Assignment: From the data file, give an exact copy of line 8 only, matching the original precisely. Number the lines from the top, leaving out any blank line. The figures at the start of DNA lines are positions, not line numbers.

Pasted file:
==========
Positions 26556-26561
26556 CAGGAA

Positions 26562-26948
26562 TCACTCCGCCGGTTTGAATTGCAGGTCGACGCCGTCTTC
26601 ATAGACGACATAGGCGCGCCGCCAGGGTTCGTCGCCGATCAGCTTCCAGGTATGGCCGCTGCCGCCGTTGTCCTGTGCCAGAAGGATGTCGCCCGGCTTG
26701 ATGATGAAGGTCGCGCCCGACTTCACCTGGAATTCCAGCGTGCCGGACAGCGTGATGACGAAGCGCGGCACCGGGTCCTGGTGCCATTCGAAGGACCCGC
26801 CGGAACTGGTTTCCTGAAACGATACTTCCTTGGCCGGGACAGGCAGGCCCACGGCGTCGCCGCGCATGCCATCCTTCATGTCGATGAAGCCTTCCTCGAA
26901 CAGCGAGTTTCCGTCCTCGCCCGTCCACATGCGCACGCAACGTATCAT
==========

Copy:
26901 CAGCGAGTTTCCGTCCTCGCCCGTCCACATGCGCACGCAACGTATCAT